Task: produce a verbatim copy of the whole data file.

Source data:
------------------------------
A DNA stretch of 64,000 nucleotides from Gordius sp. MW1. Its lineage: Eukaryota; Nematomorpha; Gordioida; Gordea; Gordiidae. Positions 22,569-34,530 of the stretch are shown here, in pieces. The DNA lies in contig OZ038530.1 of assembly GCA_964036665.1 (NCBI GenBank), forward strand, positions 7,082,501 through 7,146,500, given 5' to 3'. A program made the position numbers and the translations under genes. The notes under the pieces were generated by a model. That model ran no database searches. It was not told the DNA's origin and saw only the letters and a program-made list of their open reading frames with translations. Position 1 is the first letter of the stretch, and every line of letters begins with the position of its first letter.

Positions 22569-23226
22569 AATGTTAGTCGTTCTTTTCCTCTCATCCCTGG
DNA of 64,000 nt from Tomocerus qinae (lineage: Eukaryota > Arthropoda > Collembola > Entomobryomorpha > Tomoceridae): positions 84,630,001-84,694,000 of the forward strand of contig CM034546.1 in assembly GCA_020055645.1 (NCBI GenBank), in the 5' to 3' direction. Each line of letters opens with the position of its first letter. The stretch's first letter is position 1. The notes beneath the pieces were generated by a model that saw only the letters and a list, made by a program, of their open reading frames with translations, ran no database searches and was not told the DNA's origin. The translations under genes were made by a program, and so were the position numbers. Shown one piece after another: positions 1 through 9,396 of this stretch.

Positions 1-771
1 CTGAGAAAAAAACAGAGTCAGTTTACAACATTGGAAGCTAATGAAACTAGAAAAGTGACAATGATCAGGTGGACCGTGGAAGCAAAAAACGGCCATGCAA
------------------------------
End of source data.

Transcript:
A DNA stretch of 64,000 nucleotides from Gordius sp. MW1. Its lineage: Eukaryota; Nematomorpha; Gordioida; Gordea; Gordiidae. Positions 22,569-34,530 of the stretch are shown here, in pieces. The DNA lies in contig OZ038530.1 of assembly GCA_964036665.1 (NCBI GenBank), forward strand, positions 7,082,501 through 7,146,500, given 5' to 3'. A program made the position numbers and the translations under genes. The notes under the pieces were generated by a model. That model ran no database searches. It was not told the DNA's origin and saw only the letters and a program-made list of their open reading frames with translations. Position 1 is the first letter of the stretch, and every line of letters begins with the position of its first letter.

Positions 22569-23226
22569 AATGTTAGTCGTTCTTTTCCTCTCATCCCTGG
DNA of 64,000 nt from Tomocerus qinae (lineage: Eukaryota > Arthropoda > Collembola > Entomobryomorpha > Tomoceridae): positions 84,630,001-84,694,000 of the forward strand of contig CM034546.1 in assembly GCA_020055645.1 (NCBI GenBank), in the 5' to 3' direction. Each line of letters opens with the position of its first letter. The stretch's first letter is position 1. The notes beneath the pieces were generated by a model that saw only the letters and a list, made by a program, of their open reading frames with translations, ran no database searches and was not told the DNA's origin. The translations under genes were made by a program, and so were the position numbers. Shown one piece after another: positions 1 through 9,396 of this stretch.

Positions 1-771
1 CTGAGAAAAAAACAGAGTCAGTTTACAACATTGGAAGCTAATGAAACTAGAAAAGTGACAATGATCAGGTGGACCGTGGAAGCAAAAAACGGCCATGCAA